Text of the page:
Infrastructure – The City will continue investing in streets, sidewalks, parks, greenways, and transit.  2022 will see the beginning of the Main Street Bridge replacement, continued progress on the new downtown transit transfer facility, initiation of the final portion of the Roanoke River Greenway, and the expansion of the paving program and sidewalk repair efforts.  With the support of ARPA funding, work will get underway on replacement of the Eureka Recreation Center in 2022.  We also will learn more about how the recently approved federal infrastructure bill may assist our community.

Good Government – The City will continue its efforts at updating its website, increasing access to and transparency of its Capital Improvement Program, and expansion of its language access program.  Additionally, 2022 will see continued progress on focusing our annual budgeting efforts to ensure more equity and to reduce disparities in service delivery.  Of course as always, the City will maintain a balanced budget, continue to place funds in its reserve accounts (rainy day funds), and retain its strong credit ratings, allowing us to borrow for capital projects under very favorable terms.   2022 will also see the beginning of the latest push to ensure the pay of our employees remains competitive–this began in 2021, with the first phase of pay increases for public safety employees, a series of employee bonuses and the establishment of a $15 minimum wage.

Livability – The City will continue advancing on its efforts at being as welcoming a community as possible–this includes continued support of our recently arrived neighbors from afar and continued support of our efforts to reduce homelessness in our community.  2022 will see the continuation of the most extensive investments made in our parks and recreation facilities in decades.  We continue to work with various groups to better each of our neighborhoods.   Through use of ARPA funds we will progress on two neighborhood hubs in the Northwest–one in Gainsboro, and the other on Melrose, focusing on job creation and access to health care and fresh food.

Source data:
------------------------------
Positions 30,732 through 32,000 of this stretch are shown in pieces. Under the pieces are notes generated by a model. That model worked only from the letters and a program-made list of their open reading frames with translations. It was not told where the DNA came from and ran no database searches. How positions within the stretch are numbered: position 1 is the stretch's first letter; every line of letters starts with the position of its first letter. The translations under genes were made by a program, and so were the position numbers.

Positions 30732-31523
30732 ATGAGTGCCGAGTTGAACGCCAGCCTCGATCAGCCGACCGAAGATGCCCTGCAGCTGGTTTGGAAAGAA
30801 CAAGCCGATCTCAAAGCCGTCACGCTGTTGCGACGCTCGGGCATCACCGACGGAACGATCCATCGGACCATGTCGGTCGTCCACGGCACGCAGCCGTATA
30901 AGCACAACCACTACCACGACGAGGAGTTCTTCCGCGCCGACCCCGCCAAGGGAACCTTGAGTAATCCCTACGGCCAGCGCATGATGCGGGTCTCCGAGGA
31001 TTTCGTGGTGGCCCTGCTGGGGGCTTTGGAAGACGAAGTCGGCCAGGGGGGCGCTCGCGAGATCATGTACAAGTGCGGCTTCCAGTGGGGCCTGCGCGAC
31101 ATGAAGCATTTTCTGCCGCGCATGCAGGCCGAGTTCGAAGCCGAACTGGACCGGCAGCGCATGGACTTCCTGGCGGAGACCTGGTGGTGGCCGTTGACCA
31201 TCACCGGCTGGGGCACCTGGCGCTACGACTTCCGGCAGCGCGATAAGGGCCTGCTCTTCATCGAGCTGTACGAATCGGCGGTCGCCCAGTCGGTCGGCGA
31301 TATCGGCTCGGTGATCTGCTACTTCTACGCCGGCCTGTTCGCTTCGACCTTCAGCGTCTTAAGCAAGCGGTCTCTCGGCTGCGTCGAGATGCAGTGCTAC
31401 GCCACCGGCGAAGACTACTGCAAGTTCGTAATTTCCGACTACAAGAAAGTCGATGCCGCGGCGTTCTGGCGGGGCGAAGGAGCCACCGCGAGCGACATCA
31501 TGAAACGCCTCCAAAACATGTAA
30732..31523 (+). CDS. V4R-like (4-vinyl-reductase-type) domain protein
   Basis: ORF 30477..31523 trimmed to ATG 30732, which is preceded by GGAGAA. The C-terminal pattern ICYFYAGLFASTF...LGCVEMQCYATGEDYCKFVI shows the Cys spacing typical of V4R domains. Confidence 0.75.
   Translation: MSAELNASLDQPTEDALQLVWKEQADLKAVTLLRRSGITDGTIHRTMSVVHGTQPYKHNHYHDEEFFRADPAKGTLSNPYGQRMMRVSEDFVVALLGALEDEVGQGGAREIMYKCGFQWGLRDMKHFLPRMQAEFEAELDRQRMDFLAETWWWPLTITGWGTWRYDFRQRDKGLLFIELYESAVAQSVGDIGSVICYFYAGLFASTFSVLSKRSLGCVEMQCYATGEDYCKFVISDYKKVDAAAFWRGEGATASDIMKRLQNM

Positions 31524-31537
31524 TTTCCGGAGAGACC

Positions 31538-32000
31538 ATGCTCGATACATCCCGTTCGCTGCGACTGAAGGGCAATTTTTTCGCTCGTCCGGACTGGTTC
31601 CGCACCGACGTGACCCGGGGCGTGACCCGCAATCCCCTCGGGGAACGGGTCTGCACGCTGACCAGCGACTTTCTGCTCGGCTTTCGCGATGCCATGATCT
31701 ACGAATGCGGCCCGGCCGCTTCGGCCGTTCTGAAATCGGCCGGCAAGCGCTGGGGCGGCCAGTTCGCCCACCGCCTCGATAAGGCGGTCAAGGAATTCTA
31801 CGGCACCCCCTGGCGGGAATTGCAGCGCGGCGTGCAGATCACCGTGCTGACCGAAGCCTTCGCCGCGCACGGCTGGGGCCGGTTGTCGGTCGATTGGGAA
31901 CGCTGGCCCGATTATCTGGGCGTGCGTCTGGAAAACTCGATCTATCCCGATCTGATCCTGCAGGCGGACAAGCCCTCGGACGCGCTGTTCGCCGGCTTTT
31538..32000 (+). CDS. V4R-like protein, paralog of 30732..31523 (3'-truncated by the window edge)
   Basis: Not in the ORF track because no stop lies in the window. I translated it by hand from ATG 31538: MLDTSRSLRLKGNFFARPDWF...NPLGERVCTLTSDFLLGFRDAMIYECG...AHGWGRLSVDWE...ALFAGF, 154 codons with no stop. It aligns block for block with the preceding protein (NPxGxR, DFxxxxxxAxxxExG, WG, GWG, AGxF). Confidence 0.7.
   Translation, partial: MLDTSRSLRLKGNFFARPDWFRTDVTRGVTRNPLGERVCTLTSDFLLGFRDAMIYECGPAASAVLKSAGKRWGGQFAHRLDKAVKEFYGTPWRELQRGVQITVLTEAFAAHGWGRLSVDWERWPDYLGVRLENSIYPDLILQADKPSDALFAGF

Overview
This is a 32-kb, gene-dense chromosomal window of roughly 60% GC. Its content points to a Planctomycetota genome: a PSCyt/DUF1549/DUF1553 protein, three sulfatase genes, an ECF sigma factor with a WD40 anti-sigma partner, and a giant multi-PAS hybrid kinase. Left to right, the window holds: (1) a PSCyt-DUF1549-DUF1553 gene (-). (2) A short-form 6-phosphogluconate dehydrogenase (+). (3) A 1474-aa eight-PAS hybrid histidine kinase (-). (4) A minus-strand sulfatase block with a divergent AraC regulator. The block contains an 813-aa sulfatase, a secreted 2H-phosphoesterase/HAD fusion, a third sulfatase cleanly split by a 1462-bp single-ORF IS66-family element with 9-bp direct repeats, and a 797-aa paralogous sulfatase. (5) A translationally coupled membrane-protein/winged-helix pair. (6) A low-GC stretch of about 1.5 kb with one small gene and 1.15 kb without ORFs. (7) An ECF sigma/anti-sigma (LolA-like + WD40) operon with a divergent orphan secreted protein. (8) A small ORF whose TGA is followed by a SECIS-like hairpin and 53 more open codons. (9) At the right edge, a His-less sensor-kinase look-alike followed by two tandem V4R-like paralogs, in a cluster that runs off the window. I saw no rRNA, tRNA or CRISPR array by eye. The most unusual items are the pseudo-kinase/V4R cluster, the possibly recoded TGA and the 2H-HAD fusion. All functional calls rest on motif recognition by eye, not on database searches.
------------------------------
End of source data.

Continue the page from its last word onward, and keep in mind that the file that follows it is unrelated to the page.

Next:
Economy – The City will continue its investments in economic development efforts.  In 2022, these will include the continued marketing and development of the Wood Haven Technology Park, a joint development with Roanoke County and the City of Salem, located in Roanoke County, and continued support of the expansion of the Innovation Corridor.  Through use of ARPA funds, the City will also invest heavily in new job training programs, seeking to connect those in our community with job opportunities in growing strong sectors, through targeted access to specific skills.  2022 will also see the preparation of the City’s first comprehensive strategic plan for economic development and the next steps in supporting the next village and neighborhood centers–or complete neighborhoods.

These are but a few of the challenges, projects, or initiatives that lie ahead for 2022.  As it is said, only time will tell what 2022 presents us with throughout the year.  I am confident that by the end of the year, I will be able to report on the many accomplishments and successes of our community, and also illustrate how we have tackled some of the most difficult challenges that have faced our City.  To a prosperous, safe, and healthy 2022!

-- Bob Cowell